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Day 1: Under way Down Under
Australia and New Zealand show how to be good hosts
So the Women’s World Cup is finally underway and the first two matches did not disappoint, particularly if you were from the host nations. There was a surprise win for New Zealand and a less surprising win for Australia, with both matches having their own moments of intrigue.
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New Zealand 1 - Norway 0
Let’s start with New Zealand who finally, on their sixteenth attempt, won a World Cup match in front of a record domestic attendance for a women’s football match. At points in the build up to this World Cup, New Zealand have felt like hosts with an asterisk attached. They hold none of the dark horse potential that Australia do, are lacking in star names and probably had getting a win as their main aim heading into the tournament.
It seems unlikely that they would have expected it to come here against Norway. On paper, they are a team who theoretically you should expect to do very well in international tournaments. They don’t have great depth throughout the squad but the front three alone of Ada Hegerberg, Caroline Graham Hansen and Guro Reiten should be able to cover a lot of cracks. All three have regularly hauled their club sides through some sub-par footballing moments.
Except here, manager Hege Riise did not play those players as her front three. Instead Julie Blakstad was used in Reiten’s familiar left wing position with Reiten instead shifted into a midfield with Frida Maanum and Ingrid Engen. Reiten is not bad necessarily in central areas - Emma Hayes deployed her as a supporting 10 for Sam Kerr at points during Chelsea’s UWCL run this season and it worked as part of an incredibly defensive set up. But the Guro Reiten exceptionalism we have seen in the last season has been predominantly off the left and predominantly playing with a striker who would thrive off her crosses, exactly like Ada Hegerberg would.
Anyone familiar with Riise’s work as England and Team GB manager would perhaps have been sceptical about her ability to get the most out of a Norway team that seems exactly suited for the opposite of what Riise is good at. They have a limited defence and Ingrid Engen is yet to prove she can competently play as a single pivot. The logical approach would be to throw caution to the wind and play all-out attack. But instead, Norway continue to look like a team who have never played together before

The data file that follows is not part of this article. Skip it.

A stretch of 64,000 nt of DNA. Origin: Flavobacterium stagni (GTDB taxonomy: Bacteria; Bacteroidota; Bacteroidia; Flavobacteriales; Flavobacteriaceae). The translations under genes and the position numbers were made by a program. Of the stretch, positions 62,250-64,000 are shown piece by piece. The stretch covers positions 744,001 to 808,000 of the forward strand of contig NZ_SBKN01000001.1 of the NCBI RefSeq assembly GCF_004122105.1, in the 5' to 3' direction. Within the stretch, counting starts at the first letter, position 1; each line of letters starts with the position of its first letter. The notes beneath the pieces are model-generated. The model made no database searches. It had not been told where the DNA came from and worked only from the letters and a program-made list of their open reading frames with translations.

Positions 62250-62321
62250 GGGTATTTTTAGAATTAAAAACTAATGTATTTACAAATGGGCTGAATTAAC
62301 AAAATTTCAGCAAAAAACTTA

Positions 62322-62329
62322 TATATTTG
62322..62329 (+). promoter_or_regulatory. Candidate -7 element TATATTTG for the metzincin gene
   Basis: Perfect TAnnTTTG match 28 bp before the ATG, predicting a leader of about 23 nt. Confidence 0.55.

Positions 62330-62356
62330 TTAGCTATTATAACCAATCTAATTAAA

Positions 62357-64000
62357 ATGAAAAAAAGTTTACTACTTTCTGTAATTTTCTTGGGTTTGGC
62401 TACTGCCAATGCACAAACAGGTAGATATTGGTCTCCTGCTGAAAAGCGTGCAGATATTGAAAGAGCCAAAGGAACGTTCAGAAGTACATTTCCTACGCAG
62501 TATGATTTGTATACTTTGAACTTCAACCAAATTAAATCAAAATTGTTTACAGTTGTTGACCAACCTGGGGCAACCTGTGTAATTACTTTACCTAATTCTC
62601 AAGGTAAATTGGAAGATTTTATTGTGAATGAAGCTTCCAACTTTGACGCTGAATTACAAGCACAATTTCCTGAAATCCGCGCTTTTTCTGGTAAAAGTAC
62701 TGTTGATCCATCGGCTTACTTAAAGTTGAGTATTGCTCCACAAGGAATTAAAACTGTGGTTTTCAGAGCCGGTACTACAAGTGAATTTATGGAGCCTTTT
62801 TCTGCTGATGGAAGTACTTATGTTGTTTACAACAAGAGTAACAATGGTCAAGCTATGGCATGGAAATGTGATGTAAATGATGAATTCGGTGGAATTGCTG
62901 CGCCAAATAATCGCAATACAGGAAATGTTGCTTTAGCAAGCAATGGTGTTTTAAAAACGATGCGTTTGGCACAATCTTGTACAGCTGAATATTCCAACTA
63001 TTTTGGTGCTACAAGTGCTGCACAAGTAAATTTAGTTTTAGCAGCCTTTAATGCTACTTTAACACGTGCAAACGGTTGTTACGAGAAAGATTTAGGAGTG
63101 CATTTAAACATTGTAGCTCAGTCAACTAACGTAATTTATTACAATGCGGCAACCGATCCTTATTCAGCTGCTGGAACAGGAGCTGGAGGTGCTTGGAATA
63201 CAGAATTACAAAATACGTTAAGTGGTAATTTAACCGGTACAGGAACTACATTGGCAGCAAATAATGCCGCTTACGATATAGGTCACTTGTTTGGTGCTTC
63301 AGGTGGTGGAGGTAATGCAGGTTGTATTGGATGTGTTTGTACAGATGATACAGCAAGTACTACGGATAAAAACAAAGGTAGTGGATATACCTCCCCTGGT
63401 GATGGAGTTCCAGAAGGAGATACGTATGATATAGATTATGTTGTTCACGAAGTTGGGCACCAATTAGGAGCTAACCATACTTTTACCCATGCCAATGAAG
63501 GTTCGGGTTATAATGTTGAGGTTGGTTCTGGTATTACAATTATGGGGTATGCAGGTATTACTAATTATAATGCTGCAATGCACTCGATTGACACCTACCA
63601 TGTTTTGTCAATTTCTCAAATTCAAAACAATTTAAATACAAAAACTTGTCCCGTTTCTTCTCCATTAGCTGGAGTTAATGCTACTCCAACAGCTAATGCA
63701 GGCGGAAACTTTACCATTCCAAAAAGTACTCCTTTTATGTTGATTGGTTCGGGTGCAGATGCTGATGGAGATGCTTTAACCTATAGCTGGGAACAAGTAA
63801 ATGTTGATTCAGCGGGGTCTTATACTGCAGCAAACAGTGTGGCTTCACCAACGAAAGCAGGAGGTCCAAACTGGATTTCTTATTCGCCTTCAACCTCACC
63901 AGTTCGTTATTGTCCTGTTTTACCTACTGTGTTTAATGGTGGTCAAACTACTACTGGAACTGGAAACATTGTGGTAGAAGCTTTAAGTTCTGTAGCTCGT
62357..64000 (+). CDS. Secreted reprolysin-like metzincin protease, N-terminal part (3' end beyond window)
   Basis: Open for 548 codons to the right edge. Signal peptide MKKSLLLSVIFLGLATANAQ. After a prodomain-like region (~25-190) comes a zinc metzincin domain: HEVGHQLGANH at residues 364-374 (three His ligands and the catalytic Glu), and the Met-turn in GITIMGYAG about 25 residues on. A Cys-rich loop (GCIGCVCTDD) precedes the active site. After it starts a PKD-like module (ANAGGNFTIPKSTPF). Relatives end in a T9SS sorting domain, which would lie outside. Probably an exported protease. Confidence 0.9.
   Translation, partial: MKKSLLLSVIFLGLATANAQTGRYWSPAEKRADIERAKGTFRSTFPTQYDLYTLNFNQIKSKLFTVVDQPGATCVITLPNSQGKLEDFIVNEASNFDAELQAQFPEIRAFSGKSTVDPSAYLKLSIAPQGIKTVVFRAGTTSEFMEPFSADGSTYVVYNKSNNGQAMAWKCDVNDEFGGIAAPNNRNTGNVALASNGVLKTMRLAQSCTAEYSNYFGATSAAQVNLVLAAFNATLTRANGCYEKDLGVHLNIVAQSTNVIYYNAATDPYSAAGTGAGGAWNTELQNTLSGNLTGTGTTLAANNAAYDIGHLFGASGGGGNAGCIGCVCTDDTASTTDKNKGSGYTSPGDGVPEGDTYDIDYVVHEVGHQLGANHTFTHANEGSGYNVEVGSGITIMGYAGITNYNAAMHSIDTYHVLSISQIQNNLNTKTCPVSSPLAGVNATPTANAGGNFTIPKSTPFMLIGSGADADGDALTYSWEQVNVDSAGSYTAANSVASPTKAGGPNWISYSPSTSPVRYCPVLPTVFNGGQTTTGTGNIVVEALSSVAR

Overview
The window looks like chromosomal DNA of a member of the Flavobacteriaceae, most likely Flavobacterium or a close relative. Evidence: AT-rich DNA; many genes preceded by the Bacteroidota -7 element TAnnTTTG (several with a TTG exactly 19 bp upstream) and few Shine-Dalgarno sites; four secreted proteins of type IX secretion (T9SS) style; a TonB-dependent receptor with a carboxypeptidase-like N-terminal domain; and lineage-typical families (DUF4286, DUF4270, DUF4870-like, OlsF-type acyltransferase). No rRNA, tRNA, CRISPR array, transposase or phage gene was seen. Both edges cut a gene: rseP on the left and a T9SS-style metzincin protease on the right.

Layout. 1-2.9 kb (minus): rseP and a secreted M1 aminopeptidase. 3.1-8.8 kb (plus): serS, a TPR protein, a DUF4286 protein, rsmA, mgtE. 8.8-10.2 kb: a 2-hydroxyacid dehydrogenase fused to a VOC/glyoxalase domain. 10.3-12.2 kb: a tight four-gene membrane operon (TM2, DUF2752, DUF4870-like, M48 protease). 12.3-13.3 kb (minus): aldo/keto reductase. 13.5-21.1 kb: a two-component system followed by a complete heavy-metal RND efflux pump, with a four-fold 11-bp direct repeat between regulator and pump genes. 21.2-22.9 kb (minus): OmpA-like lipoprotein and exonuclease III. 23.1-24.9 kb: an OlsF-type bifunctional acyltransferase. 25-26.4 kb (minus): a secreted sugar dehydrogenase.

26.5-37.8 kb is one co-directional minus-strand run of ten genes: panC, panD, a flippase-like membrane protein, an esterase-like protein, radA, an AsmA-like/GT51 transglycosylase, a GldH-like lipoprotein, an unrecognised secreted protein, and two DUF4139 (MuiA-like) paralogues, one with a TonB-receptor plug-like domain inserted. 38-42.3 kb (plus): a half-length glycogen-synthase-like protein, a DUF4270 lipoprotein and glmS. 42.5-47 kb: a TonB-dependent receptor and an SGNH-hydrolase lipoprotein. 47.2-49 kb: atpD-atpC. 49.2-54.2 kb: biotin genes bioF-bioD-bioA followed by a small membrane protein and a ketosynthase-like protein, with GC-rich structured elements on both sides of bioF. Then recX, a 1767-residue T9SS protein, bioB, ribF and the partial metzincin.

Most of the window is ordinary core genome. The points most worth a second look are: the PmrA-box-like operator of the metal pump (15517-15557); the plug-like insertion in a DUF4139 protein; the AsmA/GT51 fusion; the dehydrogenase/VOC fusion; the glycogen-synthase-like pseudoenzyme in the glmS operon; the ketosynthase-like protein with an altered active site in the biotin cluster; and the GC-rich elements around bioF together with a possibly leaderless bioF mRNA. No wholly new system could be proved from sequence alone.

This isn’t to take away anything from New Zealand who refused to sit back in this match and could have won by two if Ria Percival had not put her penalty onto the bar. It was a deserved debut win for the Football Ferns but a worrying loss for Norway who now only have a 50% chance of getting out the group, according to Opta.
Australia 1 - Republic of Ireland 0
This match was rocked by the news which came out during the opening fixture that Sam Kerr would not be available for the first two matches of the tournament, throwing into question her participation in the whole World Cup. For Australia, and for Kerr, it was a massive blow. Kerr is not only their captain but someone who justifiably they structure their play around. Part of what makes her such a fantastic player is how good she is at bringing out the best in those around her. Caitlin Foord has had an amazing individual season but being in a front two with Kerr has further elevated her. Was it possible for Australia to replicate what she offered?
Well the answer was probably always going to be no - particularly at such short notice - but equally Ireland were always going to set up in a deep block and try to defend.
The game was physical, disjointed and as a result, often rather dull. Some of Ireland’s best chances came from Katie McCabe corners, with her attempts to swing the ball over Mackenzie Arnold’s head coming tantalisingly close at points. Ireland will feel pleased they came away from this one still fighting for an equaliser at the very end. For Australia, they will hope they can settle into a pattern without Kerr. They are far from being a one woman team but life without her is undeniably more difficult.